I recently read about the court case Reed v. Cognitive Media Networks Inc., et al., Case No. 3:15-cv-05217, filed in the U.S. District Court for the Northern District of California. This case is referred to as Vizio Smart TV Tracking Software Class Action Lawsuit on this site.

In this lawsuit, plaintiff Palma Reed of California accuses Vizio and their partner Cognitive Media Networks Inc. of hiding tracking software inside Vizio TVs. This was done with the intent to monitor in real time what programs consumers are watching and then reporting this information to a server operated by Cognitive Media Networks Inc.

I would be interested of obtaining copies of the court records but I am not in any way related to this case.

Additionally this case was filed in the U.S. District Court for the Northern District of California, but I live in Florida. So if there is a way to obtain the documents, it would have to be done either online or by postal mail.

Is it possible to obtain copies of these court documents, and if so, how can I do it?

2 Answers 2



  • Install RECAP, use PACER.
  • Beware of costs, which run up quickly.


PACER is the place to get these documents, but PACER is not free, and the sign up is pretty horrible.

If you do sign up, the costs work roughly like this:

  • Some things are free, some are not.
  • Sometimes you'll be presented with the price before purchasing something, sometimes you'll simply be charged with no recourse.
  • Things like PDFs cost 10¢ per page, capped at $3 per document.
  • Search results cost 10¢ per "page" retrieved. Some searches have a $3 cap, others have no cap, meaning that a query with many results can cost literally hundreds of dollars. (Be VERY careful what you search for).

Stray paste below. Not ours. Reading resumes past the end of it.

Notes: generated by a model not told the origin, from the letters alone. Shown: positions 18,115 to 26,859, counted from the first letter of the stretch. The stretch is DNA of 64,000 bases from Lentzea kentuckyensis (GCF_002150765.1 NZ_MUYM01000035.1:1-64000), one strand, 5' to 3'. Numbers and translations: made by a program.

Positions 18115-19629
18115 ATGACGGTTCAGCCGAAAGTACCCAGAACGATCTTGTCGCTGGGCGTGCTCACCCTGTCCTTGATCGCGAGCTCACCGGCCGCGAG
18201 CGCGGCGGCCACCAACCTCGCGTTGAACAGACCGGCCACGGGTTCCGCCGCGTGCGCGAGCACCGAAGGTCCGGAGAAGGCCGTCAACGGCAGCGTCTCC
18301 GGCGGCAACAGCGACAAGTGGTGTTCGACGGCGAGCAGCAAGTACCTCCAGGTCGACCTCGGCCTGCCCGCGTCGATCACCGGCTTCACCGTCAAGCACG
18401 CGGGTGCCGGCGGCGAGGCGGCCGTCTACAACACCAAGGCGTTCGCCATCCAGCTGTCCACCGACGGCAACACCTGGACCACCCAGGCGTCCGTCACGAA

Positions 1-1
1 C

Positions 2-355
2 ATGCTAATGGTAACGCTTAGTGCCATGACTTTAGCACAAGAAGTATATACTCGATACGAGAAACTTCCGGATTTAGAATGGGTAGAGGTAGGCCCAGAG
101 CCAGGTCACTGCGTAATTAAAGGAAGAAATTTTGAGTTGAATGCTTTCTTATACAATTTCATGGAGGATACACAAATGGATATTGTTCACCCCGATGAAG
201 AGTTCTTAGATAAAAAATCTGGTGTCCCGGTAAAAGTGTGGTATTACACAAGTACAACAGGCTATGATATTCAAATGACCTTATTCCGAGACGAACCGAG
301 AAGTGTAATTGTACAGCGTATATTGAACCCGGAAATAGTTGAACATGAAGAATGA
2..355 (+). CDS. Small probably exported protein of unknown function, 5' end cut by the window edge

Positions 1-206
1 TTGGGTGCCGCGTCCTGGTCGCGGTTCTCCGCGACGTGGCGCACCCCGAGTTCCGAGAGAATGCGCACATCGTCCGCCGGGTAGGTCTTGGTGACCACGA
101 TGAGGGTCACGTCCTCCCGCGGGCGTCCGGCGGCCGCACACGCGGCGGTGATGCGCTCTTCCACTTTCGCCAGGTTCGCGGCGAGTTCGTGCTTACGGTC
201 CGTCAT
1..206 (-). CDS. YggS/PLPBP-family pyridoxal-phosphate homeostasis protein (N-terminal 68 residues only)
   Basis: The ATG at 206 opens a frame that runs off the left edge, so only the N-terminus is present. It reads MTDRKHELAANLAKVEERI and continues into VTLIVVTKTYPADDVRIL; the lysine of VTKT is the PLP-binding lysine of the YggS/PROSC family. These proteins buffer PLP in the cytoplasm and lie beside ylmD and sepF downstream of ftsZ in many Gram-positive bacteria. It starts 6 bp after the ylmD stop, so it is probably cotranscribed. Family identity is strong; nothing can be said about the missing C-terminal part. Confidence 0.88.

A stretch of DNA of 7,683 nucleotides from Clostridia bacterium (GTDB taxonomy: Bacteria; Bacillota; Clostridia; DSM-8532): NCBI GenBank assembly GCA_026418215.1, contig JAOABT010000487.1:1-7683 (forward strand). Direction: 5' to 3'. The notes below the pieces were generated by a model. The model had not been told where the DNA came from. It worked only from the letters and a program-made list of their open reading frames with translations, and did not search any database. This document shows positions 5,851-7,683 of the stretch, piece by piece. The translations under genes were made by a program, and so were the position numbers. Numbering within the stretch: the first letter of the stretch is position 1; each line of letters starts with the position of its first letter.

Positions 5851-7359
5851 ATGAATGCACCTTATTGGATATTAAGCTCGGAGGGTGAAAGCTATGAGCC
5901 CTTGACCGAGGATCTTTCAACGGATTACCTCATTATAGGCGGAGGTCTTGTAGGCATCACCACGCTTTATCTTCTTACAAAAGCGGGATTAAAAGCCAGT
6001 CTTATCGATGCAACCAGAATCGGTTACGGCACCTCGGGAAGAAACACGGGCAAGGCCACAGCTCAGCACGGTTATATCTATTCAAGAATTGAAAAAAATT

• Dockets (long tables listing the documents in cases) cost 10¢ per "page" with the now-familiar $3 cap.
  • There's $30 free per user per calendar quarter (January-March, April-June, etc). Exceed that amount you get charged the full price; stay under that amount and it's free for that quarter.

Search results and dockets are priced by the "page", but if you dig deeply, few people within even PACER itself know what a "page" of a docket or search results is, because those are just web pages (how many pages is this webpage??).

If you dig deeply enough, you'll eventually learn that web pages are priced by the amount of data retrieved from their back end database, at a cost of 10 cents per 4,320 bytes of data (it took me two weeks to get that answer). The Judicial Branch makes about $140M/year this way.

All is not lost however! I run a 501(c)(3) non-profit called Free Law Project that makes a free browser extensions for Chrome, Safari, and Firefox called RECAP. If you install this before you log into PACER, you will send us copies of anything you buy and we will give you a free copy of anything somebody else has ever bought.

Finally, you need to know that PACER isn't a single system, but rather is about 200 separate installations of the same system, one per courthouse, each with its own website. The one you want is the Northern District of California.

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    It should be noted that RECAP is explicitly legal. Federal court documents, as works of the federal government, are categorically ineligible for copyright, so they fall into the public domain as soon as they are produced.
    – Kevin
    Commented Nov 25, 2015 at 2:57
  • 1
    Except that pacer does not charge unless you hit a threshold in a month. Commented Nov 25, 2015 at 14:36

They would be available on the PACER system.


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  • 3
    Popular cases in PACER may have made their way into RECAP. The RECAP search interface is at archive.recapthelaw.org Commented Nov 24, 2015 at 22:32
  • 1
    Thanks @JasonAller. My org maintains RECAP, and I just posted a big ol' answer with more details.
    – mlissner
    Commented Nov 24, 2015 at 22:48

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